Before: D. Michael Fisher, [*] Paul J. Watford, and Michelle T.
Friedland, Circuit Judges.
panel denied a petition for panel rehearing and, on behalf of
the court, a petition for rehearing en banc following the
panel's opinion reversing the district court's
summary judgment in an employment discrimination action under
the Americans with Disabilities Act.
opinion, the panel held that the First Amendment's
ministerial exception to generally applicable employment laws
did not bar a teacher's claim against the Catholic
elementary school that terminated her employment.
from the denial of rehearing en banc, Judge R. Nelson, joined
by Judges Bybee, Callahan, Bea, M. Smith, Ikuta, Bennett,
Bade, and Collins, wrote that the panel's opinion
embraced the narrowest construction of the ministerial
exception, split from the consensus of other circuits that
the employee's ministerial function should be the key
focus, and conflicted with the Supreme Court's decision
in Hosanna-Tabor Evangelical Lutheran Church & Sch.
v. E.E.O.C., 565 U.S. 171 (2012).
panel has voted unanimously to deny the petition for panel
rehearing. Judge Fisher recommends granting the petition for
rehearing en banc.
full court has been advised of the petition for rehearing en
banc. A judge of the court requested a vote on en banc
rehearing. The matter failed to receive a majority of votes
of non-recused active judges in favor of en banc
consideration. Fed. R. App. P. 35(f).
petition for rehearing and the petition for rehearing en banc
NELSON, Circuit Judge, with whom BYBEE, CALLAHAN, BEA, M.
SMITH, IKUTA, BENNETT, BADE, and COLLINS, Circuit Judges,
join, dissenting from the denial of rehearing en banc:
declining to rehear this case en banc, our court embraces the
narrowest construction of the First Amendment's
"ministerial exception" and splits from the
consensus of our sister circuits that the employee's
ministerial function should be the key focus. The panel
majority held that Kristen Biel, a fifth-grade teacher who
taught religion and other classes at a Catholic school, was
not a "minister" because the circumstances of her
employment were not a carbon copy of the plaintiffs
circumstances in Hosanna-Tabor Evangelical Lutheran
Church & School v. E.E.O.C., 565 U.S. 171, 196
(2012). See Biel v. St. James Sch, 911 F.3d 603 (9th
Cir. 2018). The panel majority's approach conflicts with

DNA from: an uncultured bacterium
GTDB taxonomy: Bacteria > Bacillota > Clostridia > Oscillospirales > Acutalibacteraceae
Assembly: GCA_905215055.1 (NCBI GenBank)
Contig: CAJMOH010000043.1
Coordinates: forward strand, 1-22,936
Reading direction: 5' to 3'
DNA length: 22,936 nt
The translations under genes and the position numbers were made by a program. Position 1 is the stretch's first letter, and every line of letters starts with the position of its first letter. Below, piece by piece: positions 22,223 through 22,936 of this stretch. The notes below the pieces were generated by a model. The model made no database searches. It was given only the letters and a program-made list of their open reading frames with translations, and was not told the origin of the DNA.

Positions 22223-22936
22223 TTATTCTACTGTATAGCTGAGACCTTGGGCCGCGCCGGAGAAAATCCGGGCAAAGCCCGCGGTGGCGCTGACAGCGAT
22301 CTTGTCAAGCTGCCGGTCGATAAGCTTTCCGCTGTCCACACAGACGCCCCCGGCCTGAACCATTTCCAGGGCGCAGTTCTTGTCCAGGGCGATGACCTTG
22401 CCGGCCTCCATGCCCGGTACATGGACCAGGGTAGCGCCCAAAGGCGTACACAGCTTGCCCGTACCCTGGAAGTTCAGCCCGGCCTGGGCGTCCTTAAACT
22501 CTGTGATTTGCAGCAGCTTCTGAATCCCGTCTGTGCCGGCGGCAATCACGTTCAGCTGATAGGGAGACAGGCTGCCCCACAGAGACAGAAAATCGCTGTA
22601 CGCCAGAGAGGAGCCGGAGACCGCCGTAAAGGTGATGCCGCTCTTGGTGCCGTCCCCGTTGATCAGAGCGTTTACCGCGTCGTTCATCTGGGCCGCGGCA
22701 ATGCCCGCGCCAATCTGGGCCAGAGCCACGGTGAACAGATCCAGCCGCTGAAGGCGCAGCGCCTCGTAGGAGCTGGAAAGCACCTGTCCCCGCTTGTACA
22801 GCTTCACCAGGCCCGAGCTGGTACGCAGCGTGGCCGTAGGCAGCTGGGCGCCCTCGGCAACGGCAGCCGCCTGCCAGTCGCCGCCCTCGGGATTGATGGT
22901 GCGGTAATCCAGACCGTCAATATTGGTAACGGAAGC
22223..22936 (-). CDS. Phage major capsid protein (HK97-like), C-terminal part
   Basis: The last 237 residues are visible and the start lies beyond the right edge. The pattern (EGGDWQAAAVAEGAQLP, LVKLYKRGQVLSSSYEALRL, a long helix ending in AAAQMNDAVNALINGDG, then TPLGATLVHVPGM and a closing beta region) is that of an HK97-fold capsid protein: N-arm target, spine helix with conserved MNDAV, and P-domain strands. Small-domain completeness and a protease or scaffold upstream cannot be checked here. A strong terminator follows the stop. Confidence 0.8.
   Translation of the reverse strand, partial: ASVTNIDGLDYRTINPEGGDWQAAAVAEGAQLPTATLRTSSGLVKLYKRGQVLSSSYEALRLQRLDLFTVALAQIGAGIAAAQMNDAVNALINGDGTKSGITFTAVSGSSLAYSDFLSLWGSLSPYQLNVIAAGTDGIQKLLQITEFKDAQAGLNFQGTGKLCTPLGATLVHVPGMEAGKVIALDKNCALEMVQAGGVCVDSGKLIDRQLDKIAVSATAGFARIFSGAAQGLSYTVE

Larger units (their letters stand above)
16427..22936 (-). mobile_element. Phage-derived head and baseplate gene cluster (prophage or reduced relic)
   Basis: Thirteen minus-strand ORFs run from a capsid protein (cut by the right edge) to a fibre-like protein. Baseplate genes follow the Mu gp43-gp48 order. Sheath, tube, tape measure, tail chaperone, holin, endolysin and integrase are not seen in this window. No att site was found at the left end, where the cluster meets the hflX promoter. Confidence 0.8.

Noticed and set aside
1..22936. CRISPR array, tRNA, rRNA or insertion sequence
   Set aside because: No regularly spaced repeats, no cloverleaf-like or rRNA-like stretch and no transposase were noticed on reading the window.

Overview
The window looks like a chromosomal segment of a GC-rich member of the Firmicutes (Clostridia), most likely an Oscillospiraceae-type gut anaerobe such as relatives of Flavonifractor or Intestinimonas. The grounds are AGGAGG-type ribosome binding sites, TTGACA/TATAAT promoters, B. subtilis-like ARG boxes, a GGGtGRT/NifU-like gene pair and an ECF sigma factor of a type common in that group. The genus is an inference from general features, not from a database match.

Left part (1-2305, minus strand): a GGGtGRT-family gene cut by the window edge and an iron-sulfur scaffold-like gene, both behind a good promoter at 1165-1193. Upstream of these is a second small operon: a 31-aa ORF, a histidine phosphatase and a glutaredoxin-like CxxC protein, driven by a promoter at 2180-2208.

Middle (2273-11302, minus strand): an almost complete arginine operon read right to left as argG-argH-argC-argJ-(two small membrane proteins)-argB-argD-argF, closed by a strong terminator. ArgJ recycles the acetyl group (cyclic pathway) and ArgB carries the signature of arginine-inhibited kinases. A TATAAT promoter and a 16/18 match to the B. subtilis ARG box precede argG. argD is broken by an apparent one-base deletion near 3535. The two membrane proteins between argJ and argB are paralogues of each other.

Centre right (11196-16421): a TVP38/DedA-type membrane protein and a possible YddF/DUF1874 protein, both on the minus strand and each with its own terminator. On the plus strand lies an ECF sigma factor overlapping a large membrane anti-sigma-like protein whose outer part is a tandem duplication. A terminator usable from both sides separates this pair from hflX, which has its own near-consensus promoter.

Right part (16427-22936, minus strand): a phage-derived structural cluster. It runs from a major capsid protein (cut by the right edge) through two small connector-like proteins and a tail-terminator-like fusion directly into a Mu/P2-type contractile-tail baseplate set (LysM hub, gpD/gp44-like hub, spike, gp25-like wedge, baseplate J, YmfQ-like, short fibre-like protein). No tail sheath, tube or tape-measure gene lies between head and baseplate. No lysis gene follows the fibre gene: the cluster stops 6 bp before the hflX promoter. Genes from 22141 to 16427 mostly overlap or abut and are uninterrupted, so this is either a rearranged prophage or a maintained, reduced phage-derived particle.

Hosanna-Tabor, decisions from our court and sister
courts, decisions from state supreme courts, and First
Amendment principles. And it poses grave consequences for
religious minorities (collectively, a substantial plurality
of religious adherents in this circuit) whose practices
don't perfectly resemble the Lutheran tradition at issue
precisely the case warranting en banc review. We adopted the
ministerial exception en banc prior to
Hosanna-Tabor. See Alcazar v. Corp. of the
Catholic Archbishop of Seattle, 627 F.3d 1288 (9th Cir.
2010) (en banc). The ministerial exception "is
undeniably an issue of exceptional importance" because
its denial "portends serious consequences for one of the
bedrock principles of our country's formation-religious
freedom." Bollard v. Cal. Province of the Soc'y
of Jesus, 211 F.3d 1331, 1333 (9th Cir. 2000) (Wardlaw,
J., joined by Kozinski, O'Scannlain, and Kleinfeld, JJ.,
dissenting from denial of rehearing en banc).
then, the Supreme Court unanimously upheld the ministerial
exception in Hosanna-Tabor, suggesting its
application in a case like this. Three Justices-Thomas,
Alito, and Kagan-filed or joined two separate concurrences
specifically proposing legal tests under which the
ministerial exception plainly applies here (and no Justice
has proposed a test undermining its application here). And
virtually all our sister courts-and state supreme
courts-adopted the ministerial exception in similar cases.
case, five different amici-coalitions of religiously diverse
organizations and law professors-urge this court to correct
its legal error. As amici explain, the panel majority's
approach trivializes the significant religious function
performed by Catholic school teachers. This court's
narrow construction of the exception threatens the autonomy
of minority religious groups, like amici, "for whom
religious education is a critical means of propagating the
faith, instructing the rising generation, and instilling a
sense of religious identity." Brief of Gen. Conference
of Seventh-Day Adventists, Int'l Soc. for Krishna
Consciousness, Inc., Jewish Coalition for Religious Liberty,
and Shaykh Hamza Yusuf as Amici Curiae in Support of
Rehearing and Rehearing En Banc at 2.
light of all this, where does our court now stand on the
ministerial exception? Despite a unanimous Supreme Court
opinion upholding the exception, we are weaker, not stronger,
in applying it. Not once, not twice, but three times now in
the last two years, we have departed from the plain direction
of the Supreme Court and reversed our district courts'
faithful application of Supreme Court precedent. See also
Puri v. Khalsa, 844 F.3d 1152 (9th Cir. 2017);
Morrissey-Berru v. Our Lady of Guadalupe Sch., No.
17-56624, 2019 WL 1952853 (9th Cir. Apr. 30, 2019)
(unpublished). And in each successive case, we have excised
the ministerial exception, slicing through constitutional
muscle and now cutting deep into core constitutional bone.